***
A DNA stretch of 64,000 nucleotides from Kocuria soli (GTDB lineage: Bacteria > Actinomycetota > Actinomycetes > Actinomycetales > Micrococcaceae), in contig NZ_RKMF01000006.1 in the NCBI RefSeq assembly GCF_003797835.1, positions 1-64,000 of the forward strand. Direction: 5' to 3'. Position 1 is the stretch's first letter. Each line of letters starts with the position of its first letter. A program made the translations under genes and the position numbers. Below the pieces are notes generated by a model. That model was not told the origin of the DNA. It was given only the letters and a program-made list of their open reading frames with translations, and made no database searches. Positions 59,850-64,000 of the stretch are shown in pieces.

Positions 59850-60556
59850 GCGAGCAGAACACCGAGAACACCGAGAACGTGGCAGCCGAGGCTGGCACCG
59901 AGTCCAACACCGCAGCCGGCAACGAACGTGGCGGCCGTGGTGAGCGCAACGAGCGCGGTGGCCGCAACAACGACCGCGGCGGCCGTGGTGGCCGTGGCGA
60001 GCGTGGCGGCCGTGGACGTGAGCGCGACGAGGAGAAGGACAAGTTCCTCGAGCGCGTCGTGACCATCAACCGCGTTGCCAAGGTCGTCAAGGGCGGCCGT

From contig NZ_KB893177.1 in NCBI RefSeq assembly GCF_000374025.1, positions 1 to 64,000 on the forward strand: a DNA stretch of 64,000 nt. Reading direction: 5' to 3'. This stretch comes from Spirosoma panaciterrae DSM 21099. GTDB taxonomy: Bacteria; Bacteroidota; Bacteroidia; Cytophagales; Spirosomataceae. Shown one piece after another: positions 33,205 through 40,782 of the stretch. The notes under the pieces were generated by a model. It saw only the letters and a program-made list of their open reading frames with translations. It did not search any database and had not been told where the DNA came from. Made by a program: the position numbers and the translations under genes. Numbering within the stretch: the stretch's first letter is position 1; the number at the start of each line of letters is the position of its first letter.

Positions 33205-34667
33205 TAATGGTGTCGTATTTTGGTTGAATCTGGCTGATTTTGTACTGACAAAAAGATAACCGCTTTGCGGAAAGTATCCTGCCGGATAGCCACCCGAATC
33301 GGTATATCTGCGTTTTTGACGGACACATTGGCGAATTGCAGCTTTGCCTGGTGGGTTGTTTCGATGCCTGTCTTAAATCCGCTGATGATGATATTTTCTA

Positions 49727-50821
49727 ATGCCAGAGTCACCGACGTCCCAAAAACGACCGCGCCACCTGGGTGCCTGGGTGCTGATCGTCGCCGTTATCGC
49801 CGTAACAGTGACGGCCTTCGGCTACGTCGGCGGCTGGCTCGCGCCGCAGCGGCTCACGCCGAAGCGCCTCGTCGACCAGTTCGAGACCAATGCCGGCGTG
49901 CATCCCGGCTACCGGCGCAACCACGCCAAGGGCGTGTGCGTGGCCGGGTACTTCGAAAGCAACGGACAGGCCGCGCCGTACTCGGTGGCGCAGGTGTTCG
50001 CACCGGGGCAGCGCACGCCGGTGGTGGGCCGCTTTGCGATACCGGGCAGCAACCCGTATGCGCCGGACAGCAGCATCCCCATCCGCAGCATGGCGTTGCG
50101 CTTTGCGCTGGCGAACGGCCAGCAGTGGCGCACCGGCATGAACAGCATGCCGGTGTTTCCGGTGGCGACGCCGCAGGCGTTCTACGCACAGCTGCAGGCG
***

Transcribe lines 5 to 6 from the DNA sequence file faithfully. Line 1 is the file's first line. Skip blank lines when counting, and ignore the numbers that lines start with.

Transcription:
60001 GCGTGGCGGCCGTGGACGTGAGCGCGACGAGGAGAAGGACAAGTTCCTCGAGCGCGTCGTGACCATCAACCGCGTTGCCAAGGTCGTCAAGGGCGGCCGT

From contig NZ_KB893177.1 in NCBI RefSeq assembly GCF_000374025.1, positions 1 to 64,000 on the forward strand: a DNA stretch of 64,000 nt. Reading direction: 5' to 3'. This stretch comes from Spirosoma panaciterrae DSM 21099. GTDB taxonomy: Bacteria; Bacteroidota; Bacteroidia; Cytophagales; Spirosomataceae. Shown one piece after another: positions 33,205 through 40,782 of the stretch. The notes under the pieces were generated by a model. It saw only the letters and a program-made list of their open reading frames with translations. It did not search any database and had not been told where the DNA came from. Made by a program: the position numbers and the translations under genes. Numbering within the stretch: the stretch's first letter is position 1; the number at the start of each line of letters is the position of its first letter.